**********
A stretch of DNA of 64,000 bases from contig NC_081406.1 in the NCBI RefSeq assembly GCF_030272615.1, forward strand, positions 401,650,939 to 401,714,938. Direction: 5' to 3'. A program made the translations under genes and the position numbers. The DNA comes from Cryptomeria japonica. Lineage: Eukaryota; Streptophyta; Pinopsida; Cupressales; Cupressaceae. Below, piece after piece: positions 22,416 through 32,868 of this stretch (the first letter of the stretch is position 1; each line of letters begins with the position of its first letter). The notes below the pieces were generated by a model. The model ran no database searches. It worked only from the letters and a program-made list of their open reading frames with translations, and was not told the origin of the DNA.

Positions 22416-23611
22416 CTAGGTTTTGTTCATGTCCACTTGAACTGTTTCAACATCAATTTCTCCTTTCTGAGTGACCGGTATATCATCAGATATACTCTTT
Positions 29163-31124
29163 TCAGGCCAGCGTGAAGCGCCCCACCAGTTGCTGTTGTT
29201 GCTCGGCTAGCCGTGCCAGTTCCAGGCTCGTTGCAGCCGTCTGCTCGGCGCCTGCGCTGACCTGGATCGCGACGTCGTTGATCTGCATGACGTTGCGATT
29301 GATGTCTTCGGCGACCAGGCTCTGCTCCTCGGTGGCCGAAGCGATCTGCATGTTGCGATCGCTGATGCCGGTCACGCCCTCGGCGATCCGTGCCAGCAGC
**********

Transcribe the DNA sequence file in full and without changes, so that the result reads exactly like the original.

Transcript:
A stretch of DNA of 64,000 bases from contig NC_081406.1 in the NCBI RefSeq assembly GCF_030272615.1, forward strand, positions 401,650,939 to 401,714,938. Direction: 5' to 3'. A program made the translations under genes and the position numbers. The DNA comes from Cryptomeria japonica. Lineage: Eukaryota; Streptophyta; Pinopsida; Cupressales; Cupressaceae. Below, piece after piece: positions 22,416 through 32,868 of this stretch (the first letter of the stretch is position 1; each line of letters begins with the position of its first letter). The notes below the pieces were generated by a model. The model ran no database searches. It worked only from the letters and a program-made list of their open reading frames with translations, and was not told the origin of the DNA.

Positions 22416-23611
22416 CTAGGTTTTGTTCATGTCCACTTGAACTGTTTCAACATCAATTTCTCCTTTCTGAGTGACCGGTATATCATCAGATATACTCTTT
Positions 29163-31124
29163 TCAGGCCAGCGTGAAGCGCCCCACCAGTTGCTGTTGTT
29201 GCTCGGCTAGCCGTGCCAGTTCCAGGCTCGTTGCAGCCGTCTGCTCGGCGCCTGCGCTGACCTGGATCGCGACGTCGTTGATCTGCATGACGTTGCGATT
29301 GATGTCTTCGGCGACCAGGCTCTGCTCCTCGGTGGCCGAAGCGATCTGCATGTTGCGATCGCTGATGCCGGTCACGCCCTCGGCGATCCGTGCCAGCAGC